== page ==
My brother's a Republican, but I love him anyway
His politics aren't mine, but his commitment to his cause makes me proud.
Growing up, I was the poet and my younger brother was the politico. I put on plays and entered writing contests, while he watched C-SPAN and organized his friends into cabinet positions. If you shared your video games with him, then he might make you secretary of Defense someday. Insult him, and you could forget about being secretary of State. Despite our differences, and a dose of sibling rivalry, we were close.
These days, we're still close. In fact, we live within 15 minutes of each other. But, politically speaking, that's another story. I'm a registered Democrat – not the kind who carries a "Democrats for McCain" sign – and he's a devoted Republican.
Long before he could vote, my brother was manning phone banks and talking up his candidates, trying to learn as much about campaigns as he could. My dad even took him on a weekend road trip before the Arizona primary in 2000 to help with the McCain primary campaign. I stayed home with Mom so I could rehearse for whatever musical I was doing at the time.
I'm still writing and he's still campaigning. He spent his summer at McCain's Washington campaign headquarters, and now, as a college senior, he spends as many weekends as he can jetting off to campaign events.
I've always been proud of him, but I've never agreed with his political views. After several heated debates about abortion and economic policy, we've just agreed to disagree. Since politics are such an important part of his life, I try to respect his views. I don't crack jokes about Sarah Palin or attend Obama rallies or post political rants on my blog. Our phone chats center on movies, friends, or family.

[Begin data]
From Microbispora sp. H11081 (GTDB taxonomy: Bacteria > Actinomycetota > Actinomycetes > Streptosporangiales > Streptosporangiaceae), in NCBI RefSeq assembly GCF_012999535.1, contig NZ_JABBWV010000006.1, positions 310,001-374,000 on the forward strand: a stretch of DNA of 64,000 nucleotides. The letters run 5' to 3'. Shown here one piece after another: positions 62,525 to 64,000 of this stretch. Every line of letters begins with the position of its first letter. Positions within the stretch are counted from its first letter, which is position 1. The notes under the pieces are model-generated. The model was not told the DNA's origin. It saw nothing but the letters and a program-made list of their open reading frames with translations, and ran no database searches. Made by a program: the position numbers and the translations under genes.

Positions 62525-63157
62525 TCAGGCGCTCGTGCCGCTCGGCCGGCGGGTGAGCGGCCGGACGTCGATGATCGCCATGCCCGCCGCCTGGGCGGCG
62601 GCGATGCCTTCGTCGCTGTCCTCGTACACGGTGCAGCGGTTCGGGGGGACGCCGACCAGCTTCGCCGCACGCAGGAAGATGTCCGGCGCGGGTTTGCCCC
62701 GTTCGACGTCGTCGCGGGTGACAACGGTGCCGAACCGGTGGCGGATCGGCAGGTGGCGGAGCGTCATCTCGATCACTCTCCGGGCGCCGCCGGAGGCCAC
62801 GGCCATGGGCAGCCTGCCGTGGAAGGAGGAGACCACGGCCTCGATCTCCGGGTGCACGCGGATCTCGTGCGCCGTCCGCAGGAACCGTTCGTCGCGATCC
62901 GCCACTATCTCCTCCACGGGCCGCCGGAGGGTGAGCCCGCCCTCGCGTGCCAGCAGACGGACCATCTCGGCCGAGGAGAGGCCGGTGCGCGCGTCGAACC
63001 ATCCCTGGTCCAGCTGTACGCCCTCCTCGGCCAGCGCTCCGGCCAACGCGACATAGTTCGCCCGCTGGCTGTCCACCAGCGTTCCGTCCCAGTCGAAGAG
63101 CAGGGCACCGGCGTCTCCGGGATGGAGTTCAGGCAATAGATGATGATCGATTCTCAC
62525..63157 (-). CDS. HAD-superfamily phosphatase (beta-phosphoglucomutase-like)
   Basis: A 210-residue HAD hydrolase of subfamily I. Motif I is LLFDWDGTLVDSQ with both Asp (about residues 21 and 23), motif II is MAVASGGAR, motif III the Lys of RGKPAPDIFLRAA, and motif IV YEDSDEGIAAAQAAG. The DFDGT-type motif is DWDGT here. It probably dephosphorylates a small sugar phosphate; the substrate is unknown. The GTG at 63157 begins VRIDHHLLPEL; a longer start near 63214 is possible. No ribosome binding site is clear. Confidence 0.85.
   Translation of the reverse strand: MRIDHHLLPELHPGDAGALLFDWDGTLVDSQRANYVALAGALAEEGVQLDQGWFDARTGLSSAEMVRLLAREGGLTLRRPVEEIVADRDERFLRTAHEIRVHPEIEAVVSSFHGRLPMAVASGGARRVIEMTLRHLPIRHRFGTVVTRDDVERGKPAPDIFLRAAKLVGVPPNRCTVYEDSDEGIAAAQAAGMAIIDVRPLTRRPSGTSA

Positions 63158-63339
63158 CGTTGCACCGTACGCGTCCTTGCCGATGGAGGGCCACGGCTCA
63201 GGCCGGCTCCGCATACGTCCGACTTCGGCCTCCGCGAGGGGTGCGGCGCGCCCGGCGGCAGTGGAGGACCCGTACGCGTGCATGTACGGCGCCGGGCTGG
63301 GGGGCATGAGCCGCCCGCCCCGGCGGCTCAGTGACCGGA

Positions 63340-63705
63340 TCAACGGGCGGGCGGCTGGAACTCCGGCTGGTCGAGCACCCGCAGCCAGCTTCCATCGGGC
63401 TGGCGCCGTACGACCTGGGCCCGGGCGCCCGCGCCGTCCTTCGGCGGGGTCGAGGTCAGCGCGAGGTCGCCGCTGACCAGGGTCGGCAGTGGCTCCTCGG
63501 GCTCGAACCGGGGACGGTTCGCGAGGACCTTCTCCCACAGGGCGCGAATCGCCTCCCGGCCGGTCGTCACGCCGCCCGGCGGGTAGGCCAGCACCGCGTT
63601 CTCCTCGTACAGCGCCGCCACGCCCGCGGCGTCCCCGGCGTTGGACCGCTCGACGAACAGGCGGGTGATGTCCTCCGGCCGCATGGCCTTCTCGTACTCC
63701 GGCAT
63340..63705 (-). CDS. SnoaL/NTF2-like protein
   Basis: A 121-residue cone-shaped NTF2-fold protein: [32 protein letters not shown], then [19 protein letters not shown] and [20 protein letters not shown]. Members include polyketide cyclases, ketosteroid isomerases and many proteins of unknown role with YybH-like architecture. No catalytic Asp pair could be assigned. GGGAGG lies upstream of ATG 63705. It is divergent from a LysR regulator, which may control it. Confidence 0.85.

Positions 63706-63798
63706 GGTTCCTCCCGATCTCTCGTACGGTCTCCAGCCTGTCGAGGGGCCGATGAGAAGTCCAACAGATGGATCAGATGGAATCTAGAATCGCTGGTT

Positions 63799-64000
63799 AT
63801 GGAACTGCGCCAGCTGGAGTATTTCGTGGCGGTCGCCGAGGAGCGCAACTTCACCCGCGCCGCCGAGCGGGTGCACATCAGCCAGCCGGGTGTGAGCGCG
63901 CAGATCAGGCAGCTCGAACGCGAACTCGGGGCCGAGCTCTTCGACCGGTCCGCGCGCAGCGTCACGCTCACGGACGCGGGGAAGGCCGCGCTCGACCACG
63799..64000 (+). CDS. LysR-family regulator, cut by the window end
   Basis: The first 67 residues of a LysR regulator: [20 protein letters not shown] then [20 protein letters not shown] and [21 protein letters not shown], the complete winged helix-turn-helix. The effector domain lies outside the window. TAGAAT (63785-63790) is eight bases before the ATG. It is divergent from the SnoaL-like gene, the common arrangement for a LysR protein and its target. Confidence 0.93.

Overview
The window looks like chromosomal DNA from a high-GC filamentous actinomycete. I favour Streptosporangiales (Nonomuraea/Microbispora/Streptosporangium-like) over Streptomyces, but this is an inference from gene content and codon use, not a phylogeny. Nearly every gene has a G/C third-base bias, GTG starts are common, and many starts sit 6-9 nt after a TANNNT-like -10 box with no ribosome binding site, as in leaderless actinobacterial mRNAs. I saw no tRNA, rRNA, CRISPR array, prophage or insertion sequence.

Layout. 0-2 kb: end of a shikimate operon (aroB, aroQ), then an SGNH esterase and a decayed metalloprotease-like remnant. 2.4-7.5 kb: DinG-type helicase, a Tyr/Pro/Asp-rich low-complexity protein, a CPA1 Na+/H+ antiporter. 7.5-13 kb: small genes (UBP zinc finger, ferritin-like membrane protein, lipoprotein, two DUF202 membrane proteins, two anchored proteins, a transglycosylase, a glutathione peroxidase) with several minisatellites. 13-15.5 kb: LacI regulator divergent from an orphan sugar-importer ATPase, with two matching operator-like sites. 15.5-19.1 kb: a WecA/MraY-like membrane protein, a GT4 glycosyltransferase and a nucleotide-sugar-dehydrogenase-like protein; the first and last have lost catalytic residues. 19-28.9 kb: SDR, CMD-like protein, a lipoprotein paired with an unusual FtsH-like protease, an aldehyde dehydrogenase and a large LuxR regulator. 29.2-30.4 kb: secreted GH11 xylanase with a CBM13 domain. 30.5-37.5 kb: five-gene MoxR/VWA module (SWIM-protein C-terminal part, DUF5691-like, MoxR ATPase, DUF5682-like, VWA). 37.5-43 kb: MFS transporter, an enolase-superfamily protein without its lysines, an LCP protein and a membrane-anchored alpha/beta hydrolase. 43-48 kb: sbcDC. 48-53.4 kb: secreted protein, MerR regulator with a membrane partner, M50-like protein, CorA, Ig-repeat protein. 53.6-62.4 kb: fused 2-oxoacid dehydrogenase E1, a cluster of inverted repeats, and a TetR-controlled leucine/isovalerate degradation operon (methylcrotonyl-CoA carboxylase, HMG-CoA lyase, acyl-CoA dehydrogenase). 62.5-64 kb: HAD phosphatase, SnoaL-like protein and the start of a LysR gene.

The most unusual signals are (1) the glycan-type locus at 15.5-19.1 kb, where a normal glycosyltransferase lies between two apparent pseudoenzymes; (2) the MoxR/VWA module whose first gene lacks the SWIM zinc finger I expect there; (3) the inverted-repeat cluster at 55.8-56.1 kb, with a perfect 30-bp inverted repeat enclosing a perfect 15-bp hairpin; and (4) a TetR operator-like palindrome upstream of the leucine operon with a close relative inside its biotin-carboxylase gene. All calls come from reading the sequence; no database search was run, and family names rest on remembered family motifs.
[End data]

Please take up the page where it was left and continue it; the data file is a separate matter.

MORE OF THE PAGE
Though policy discussions are offlimits, I admit to feeling a surge of pride when he called from the convention to tell me he'd worked on a speech for the first lady. Or when he talked about riding in the Straight Talk Express with people I've only read about.
I'll even brag about him to my friends (most of whom have liberal leanings). Some think it's strange that two siblings with the same upbringing could turn out so differently. A few even shake their heads disapprovingly. But they can't deny that he's a smart, passionate person who commits himself 100 percent to the issues he believes in.
Recently he asked if I'd come meet Meghan McCain and see what he's been doing. I hesitated, worried that one of my liberal friends might see me next to a McCain-Palin sign and get the wrong idea. Or worse, that I'd get outed as a Democrat and embarrass my brother in front of his colleagues.
He reminded me of all the choir concerts and plays he's attended over the years, adding that it would mean a lot to have his sister supporting him in the last few weeks of the campaign. I told him I'd come as long as I didn't have to wear a campaign button or wave a sign. He agreed.
But walking into the Republican's victory headquarters made me feel a little guilty. Could they tell I wasn't one of them? Would they enlist me to paint signs or give out leaflets?
"I'm here to see my brother," I explained awkwardly, praying they wouldn't escort me out of the building for politely dodging requests to wear a sticker and man the phone bank.
I wondered: Where's the line between supporting him and supporting his party? If he ever ran for office, would I put my political views aside and hop on his campaign bus? Can you really love and support someone without fully understanding that side of them?
When it comes down to it, Democrat or Republican or Independent, he's my brother and I'm proud of the person he's become. Beneath his navy-blue blazer with a gold McCain pin at the lapel, I see the little brother who costarred in my home movies and comforts me at funerals. He's the kind of guy who is never too busy to answer my phone calls and who always follows his conscience.
My brother interrupted my inner monologue as he nudged me toward a photo op with him and Meghan McCain. Without hesitation, she offered me a hug, gushing over my brother and his dedication to the campaign.
"He's great, isn't he?"
That we could agree on.
• Susan Johnston is a freelance writer.